Although immunotherapy is better tolerated globally than chemotherapy, immune checkpoint inhibitors may be associated with immune-related adverse events (irAE), characterised by their diversity, unpredictability, and corticosteroid responsiveness.1,2 The author investigated the ImmunoTOX meeting’s activities: a multidisciplinary real life and case-by-case approach to manage irAE and capture the salient medical needs in the management of immunological toxicities.
The ImmunoTOX assessment board is an academic, multidisciplinary group of oncologists and organ specialists that was set up in April 2016 at Gustave Roussy cancer centre in France. The board meets every 2 weeks to discuss the case-by-case management of patients presenting with irAE. This report describes ImmunoTOX’s meeting activities between 6th April 2016 and 2nd January 2019.
Over the 32 months of study period, 398 requests concerning 356 patients were submitted to the ImmunoTOX board. The most common tumour types of patients were thoracic cancers (n=105, 29%), skin cancers (n=82, 23%), and renal carcinomas (n=28, 8%). The requests most frequently asked were causal link between immunotherapy and adverse event (n=148, 37%), the possibility for retreatment after hold due to previous adverse event (n=109, 27%), the clinical management of complex situation (n=100, 25%), and the initiation of immunotherapy in patients with pre-existing comorbidities (n=41, 10%). The ImmunoTOX board found a relationship between immunotherapy and adverse event in 273 (77%) of the 356 patients. The organ systems most frequently involved by irAE were the lung (n=58, 21%), gastrointestinal tract (n=36, 13%), liver or biliary tract (n=33, 12%), musculoskeletal system (n=27, 10%), and nervous system (n=23, 8%). The retreatment by immunotherapy after holding due to previous adverse event and the initiation of immunotherapy in patients with pre-existing autoimmune comorbidities were assessed as precaution for use and not formally contraindication in 65% and 93% of the cases, respectively.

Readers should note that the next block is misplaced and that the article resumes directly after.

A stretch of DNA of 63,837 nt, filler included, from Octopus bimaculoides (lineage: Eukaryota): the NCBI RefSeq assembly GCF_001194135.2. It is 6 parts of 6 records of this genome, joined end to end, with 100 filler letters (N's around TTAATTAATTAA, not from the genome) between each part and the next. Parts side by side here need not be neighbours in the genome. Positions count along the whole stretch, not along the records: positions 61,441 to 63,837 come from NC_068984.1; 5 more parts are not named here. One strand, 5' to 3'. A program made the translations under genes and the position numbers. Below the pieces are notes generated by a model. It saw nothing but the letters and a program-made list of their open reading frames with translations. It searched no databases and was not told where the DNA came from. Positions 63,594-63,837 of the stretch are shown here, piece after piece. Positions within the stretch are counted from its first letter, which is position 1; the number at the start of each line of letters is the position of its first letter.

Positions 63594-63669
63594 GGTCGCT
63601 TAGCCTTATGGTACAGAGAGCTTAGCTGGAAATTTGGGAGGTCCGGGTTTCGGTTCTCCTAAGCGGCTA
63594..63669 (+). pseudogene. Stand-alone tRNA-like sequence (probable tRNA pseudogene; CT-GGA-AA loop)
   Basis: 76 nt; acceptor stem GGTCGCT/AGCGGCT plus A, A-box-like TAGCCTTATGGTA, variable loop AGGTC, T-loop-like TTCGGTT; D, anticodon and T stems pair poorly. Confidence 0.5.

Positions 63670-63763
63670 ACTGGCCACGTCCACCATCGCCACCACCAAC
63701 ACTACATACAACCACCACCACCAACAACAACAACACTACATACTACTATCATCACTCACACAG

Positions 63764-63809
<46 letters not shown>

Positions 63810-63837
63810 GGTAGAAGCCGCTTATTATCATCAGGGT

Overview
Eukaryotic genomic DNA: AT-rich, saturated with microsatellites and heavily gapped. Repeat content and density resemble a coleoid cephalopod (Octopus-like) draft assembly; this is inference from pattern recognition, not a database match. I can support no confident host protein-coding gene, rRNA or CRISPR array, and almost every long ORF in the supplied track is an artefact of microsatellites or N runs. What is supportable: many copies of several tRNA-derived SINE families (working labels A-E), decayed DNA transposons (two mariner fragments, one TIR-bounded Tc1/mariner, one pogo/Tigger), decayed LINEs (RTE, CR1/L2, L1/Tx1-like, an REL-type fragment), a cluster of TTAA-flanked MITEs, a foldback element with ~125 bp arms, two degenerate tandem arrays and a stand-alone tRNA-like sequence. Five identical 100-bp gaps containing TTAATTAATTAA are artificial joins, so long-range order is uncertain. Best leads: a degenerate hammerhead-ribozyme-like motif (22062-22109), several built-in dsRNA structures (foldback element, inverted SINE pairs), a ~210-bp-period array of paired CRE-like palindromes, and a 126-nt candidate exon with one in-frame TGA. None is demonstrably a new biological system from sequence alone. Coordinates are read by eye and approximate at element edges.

The medical needs in the management of immune-related adverse events involves five salient organ systems, namely the lung, gastrointestinal, liver and biliary tract, musculoskeletal, and nervous systems. Retreatment after holding due to previous adverse events and immunotherapy initiation in patients with autoimmune comorbidities were mostly assessed as precaution for use and not formal contraindication. A multidisciplinary and case by case approach can be helpful and complementary of general guidelines in the management of immunological toxicities.